On This Day in History, February 14: Six Times a Nominee, But Never an Oscar-Winner

Thelma Ritter was born in Brooklyn on Feb. 14, 1905. She made much of being salty and sassy — and a native of Brooklyn. She attended Manual Training High School. Ritter was stagestruck in childhood and at 11 was playing Puck in A Midsummer Night’s Dream with a semi-professional drama society. 


Her first appearance on Broadway was in The Shelf (’26), after which she alternated between Broadway theaters and touring companies. She retired from theater temporarily to become a housewife and to have her children. 


She then turned to radio, performing on such programs as “Theater Guild of the Air,” “Mr. District Attorney,” “Big Town” and “The Aldrich Family.” A Hollywood talent scout came to New York seeking authentic characters for the movie Miracle on 34th Street. She was approached about playing a harried housewife who berates Santa Claus for promising her son too much during the Christmas rush at Macy’s. Seeing the talent they were dealing with, the studio built up the part.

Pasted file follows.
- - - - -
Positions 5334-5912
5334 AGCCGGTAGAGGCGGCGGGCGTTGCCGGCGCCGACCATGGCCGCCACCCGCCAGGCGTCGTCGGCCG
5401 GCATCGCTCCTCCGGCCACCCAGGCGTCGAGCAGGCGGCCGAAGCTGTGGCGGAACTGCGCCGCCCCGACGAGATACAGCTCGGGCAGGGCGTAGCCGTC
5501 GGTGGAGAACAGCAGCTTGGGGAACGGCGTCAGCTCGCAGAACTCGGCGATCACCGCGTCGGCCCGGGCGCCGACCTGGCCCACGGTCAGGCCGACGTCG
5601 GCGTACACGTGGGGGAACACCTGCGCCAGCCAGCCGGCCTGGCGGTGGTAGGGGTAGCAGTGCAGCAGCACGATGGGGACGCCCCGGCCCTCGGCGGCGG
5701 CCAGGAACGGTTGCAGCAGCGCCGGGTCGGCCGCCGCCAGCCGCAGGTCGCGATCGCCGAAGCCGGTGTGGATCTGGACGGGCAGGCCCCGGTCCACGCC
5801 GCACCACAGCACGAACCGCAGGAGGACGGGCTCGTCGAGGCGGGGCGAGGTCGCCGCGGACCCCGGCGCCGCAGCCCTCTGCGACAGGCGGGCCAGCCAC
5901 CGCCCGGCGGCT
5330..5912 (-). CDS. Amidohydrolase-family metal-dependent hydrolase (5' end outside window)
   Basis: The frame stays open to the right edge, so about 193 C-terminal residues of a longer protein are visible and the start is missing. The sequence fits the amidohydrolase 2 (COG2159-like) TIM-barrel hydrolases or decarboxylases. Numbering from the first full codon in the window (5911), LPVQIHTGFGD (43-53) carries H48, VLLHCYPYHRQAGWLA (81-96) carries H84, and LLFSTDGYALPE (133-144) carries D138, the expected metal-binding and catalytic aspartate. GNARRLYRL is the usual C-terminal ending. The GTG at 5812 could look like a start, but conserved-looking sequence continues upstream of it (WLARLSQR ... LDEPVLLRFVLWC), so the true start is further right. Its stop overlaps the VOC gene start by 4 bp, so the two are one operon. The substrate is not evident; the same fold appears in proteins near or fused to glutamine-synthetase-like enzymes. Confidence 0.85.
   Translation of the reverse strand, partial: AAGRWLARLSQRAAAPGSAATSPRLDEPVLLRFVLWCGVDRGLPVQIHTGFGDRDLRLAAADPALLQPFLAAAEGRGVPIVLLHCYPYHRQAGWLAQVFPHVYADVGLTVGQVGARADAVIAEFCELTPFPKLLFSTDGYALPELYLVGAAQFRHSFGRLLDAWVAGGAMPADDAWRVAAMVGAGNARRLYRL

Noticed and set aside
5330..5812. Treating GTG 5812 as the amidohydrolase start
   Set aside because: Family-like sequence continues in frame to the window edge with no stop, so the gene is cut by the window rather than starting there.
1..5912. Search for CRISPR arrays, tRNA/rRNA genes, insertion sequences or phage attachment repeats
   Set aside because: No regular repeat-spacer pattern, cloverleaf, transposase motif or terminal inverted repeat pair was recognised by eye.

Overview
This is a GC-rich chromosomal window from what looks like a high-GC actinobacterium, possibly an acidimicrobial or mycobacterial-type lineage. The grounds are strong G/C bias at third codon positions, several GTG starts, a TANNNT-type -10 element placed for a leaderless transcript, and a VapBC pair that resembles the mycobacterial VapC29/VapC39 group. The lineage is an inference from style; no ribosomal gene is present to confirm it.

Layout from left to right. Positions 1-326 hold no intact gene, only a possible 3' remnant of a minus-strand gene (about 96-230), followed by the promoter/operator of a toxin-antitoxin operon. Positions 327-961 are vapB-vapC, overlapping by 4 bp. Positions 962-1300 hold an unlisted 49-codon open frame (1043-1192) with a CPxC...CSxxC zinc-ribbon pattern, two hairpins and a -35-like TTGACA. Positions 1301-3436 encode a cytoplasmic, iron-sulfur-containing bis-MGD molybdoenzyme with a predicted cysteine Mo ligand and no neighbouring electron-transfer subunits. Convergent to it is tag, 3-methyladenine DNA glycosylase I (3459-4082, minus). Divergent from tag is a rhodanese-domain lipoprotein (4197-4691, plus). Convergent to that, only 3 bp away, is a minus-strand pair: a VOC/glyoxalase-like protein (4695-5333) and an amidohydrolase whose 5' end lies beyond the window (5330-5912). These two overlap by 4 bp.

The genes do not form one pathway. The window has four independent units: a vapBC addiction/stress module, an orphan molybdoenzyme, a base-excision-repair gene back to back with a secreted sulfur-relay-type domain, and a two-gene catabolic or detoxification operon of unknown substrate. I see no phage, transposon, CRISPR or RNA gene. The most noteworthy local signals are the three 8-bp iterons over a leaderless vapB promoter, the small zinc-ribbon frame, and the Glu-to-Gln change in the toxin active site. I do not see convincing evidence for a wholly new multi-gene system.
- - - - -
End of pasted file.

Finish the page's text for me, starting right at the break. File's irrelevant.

Among her many films are A Letter to Three Wives (’49), Titanic (’53), Rear Window (’54), The Misfits (’61) and Move Over, Darling (’63). Her role in the Broadway musical New Game in Town gained her a Tony Award. In her TV debut in 1955, she won an Emmy award as the Bronx housewife in “The Catered Affair.” 


Ritter was nominated six times for an Oscar as Best Supporting Actress for roles in All About Eve (’50), The Mating Season (’51), With A Song In My Heart (’52), Pickup on South Street (’53), Pillow Talk (’59) and Bird Man of Alcatraz (’62). 


When Ritter attended the Oscar ceremonies at which she was one of the nominees for the fifth time, the four-time loser had no illusions and invited guests to  a “Come and Watch Me Lose” party. 


Ritter had a stroke on Jan. 27, 1969, was admitted to Queens Hospital and died there on Feb. 5.

February 14, 2012 - 9:43am



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